Happy Friday! We're kicking off this week's compilation of Eco News stories with a link to our Best of the Web Video feature. We alternate weekly to share the best in food, water and energy videos from around the web along with the news stories we follow, circulate internally and publish synopses of throughout the week. You can find them all week long — in real time — in the column to the right, just above our Best of the Web Video viewer. You can also sign up to receive Eco News via email each Thursday. If you see a story you think we should include, drop us a line at [email protected]
Water Changes Everything
charity:water explains what the water crisis means for the nearly one billion people without access to clean drinking water, mainly in the global south. Clean water projects located near thirsty communities can greatly improve the lives and health of the residents and most especially, women and children.
Take Action: Find out what charity:water is doing around the world to help solve the world water crisis.
One-Third of US Honeybee Colonies Died Last Winter, Threatening Food Supply
Last winter nearly one in three commercial honeybee colonies in the United States died or disappeared. Honeybees are an essential part of our ecosystem, and their decline poses an impending threat to our nation's food supply. The European Commission recently banned neonicotinoid pesticides based on evidence that they're at least partially responsible for this epidemic, while a recent USDA report on honeybee decline does not recommend any such action. [Wired]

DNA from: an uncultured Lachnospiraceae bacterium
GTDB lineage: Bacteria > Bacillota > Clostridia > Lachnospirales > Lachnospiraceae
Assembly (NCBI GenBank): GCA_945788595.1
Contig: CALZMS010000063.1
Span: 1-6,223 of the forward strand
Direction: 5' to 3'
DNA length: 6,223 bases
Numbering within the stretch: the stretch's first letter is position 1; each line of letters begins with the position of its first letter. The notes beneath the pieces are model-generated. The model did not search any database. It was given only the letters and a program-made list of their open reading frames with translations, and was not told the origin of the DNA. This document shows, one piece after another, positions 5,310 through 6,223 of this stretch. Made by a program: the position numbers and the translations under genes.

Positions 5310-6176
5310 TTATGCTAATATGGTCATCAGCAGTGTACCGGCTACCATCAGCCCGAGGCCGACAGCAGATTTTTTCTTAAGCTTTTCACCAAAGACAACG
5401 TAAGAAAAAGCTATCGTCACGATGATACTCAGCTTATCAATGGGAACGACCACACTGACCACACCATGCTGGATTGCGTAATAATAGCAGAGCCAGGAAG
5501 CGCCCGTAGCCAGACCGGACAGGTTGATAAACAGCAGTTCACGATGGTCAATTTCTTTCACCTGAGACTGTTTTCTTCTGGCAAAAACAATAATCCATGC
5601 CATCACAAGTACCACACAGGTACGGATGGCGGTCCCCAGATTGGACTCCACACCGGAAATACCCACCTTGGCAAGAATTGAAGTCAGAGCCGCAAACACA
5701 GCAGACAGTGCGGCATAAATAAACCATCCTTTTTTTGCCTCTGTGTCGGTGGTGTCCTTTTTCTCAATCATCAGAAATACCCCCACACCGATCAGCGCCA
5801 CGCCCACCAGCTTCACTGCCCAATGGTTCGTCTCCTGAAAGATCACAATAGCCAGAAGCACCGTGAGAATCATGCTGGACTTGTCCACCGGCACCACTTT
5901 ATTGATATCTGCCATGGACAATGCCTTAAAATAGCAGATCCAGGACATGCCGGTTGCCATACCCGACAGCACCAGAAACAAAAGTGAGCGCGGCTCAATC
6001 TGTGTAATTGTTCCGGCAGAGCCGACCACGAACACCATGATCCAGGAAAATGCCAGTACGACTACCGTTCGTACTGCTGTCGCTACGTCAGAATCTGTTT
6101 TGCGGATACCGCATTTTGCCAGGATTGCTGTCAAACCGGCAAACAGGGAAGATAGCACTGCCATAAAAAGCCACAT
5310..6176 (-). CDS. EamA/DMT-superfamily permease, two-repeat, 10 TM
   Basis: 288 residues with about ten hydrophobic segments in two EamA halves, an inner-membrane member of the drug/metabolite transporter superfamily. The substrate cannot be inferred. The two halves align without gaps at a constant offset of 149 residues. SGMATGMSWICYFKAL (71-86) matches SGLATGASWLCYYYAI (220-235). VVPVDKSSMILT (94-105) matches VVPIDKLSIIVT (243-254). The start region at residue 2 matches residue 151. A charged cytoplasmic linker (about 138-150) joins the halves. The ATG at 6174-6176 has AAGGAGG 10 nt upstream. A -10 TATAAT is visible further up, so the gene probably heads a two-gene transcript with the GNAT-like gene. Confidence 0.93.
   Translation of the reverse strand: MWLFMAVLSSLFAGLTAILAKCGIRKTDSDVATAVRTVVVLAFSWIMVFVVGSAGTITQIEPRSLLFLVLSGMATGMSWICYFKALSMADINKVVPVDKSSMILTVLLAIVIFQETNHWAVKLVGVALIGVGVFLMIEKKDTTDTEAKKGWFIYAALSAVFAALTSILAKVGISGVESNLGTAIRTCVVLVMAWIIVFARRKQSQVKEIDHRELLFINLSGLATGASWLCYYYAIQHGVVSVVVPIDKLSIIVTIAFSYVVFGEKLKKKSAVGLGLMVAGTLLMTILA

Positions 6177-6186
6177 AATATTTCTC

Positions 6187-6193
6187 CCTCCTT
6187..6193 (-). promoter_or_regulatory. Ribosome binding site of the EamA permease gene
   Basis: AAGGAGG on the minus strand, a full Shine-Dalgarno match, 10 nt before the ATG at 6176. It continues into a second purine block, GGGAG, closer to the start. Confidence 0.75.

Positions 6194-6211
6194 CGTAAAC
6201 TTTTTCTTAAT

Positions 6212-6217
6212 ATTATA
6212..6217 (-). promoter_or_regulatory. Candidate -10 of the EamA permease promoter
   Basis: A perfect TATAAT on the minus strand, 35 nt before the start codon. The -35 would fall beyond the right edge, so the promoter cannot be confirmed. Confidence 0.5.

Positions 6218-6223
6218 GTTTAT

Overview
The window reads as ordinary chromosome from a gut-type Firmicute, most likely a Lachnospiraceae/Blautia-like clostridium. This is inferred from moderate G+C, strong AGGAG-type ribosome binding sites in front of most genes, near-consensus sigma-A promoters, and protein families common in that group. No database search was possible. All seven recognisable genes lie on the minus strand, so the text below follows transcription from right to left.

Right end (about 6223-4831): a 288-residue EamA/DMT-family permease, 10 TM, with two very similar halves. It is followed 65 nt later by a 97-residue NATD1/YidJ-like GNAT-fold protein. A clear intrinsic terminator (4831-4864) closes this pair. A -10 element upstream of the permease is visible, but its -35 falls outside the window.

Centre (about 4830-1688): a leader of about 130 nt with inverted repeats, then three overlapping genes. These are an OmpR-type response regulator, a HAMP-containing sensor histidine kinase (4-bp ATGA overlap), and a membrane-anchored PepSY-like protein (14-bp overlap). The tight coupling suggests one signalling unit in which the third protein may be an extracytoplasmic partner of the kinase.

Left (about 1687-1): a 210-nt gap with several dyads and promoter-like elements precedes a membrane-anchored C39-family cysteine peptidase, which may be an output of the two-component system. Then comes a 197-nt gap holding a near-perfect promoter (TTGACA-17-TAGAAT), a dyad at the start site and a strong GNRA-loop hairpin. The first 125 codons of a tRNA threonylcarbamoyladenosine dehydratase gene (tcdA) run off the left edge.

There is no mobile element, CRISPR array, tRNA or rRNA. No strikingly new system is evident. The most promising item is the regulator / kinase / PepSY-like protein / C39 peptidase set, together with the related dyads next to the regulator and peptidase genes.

Bipartisan Group of Senators Introduce Bill to Increase Data Collection on Antibiotics
Sens. Kirsten Gillibrand (D-NY), Dianne Feinstein (D-CA), and Susan Collins (R-ME) have introduced a bill called The Antimicrobial Data Collection Act that would require the FDA to collect more data on exactly how antibiotics are used in livestock production. [Food Safety News]
Food & Water Watch Sues FDA for Concealing Records on Arsenic in Poultry Feed
On the heels of a new study led by scientists at the Johns Hopkins Center for a Livable Future (CLF), which found that feeding arsenic-laced feed to chickens increases consumers' exposure to inorganic arsenic, Food and Water Watch has announced that they are suing the FDA for concealing information about arsenicals from the public. [Food & Water Watch]
Cassava Was Supposed to Help Us Survive Climate Change And Now It's Dying
When it became clear that climate change was taking its toll on the productivity of potatoes, wheat and rice we turned to cassava because it is more resilient to changes in temperature. Unfortunately, cassava too is now in jeopardy. A disease is ravaging crops in Africa, which is not only an ominous sign for our climate-changed future but also poses an imminent threat to the food security of millions of Africans who currently rely on the crop. [Grist]
A Million Acres of Glyphosate-Resistant Weeds in Canada?
An online survey of 2,028 Canadian farmers has revealed that more than one million acres of Canadian farmland have glyphosate-resistant weeds growing on them. [Manitoba Cooperator]
Fast Food Workers Strike in St. Louis
Last week fast food and retail workers in St. Louis, Missouri walked off the job in the third major strike of its kind in recent weeks. Employees are demanding a living wage of $15 an hour and the right to form a union without retaliation. The current hourly minimum wage in Missouri is $7.35. [The Nation]
Vermont House Committee Approves GMO Labeling Law
The Vermont House Judiciary Committee has approved a bill requiring labeling of food products containing GMOs, making it the first legislative body in the US to do so. There isn't enough time left in the session to get the bill through to the Senate, so the measure isn't expected to pass into law until next year when the Senate takes it up in January. [Burlington Free Press]
Tennessee Governor Bill Haslam Vetoing 'Ag Gag' Bill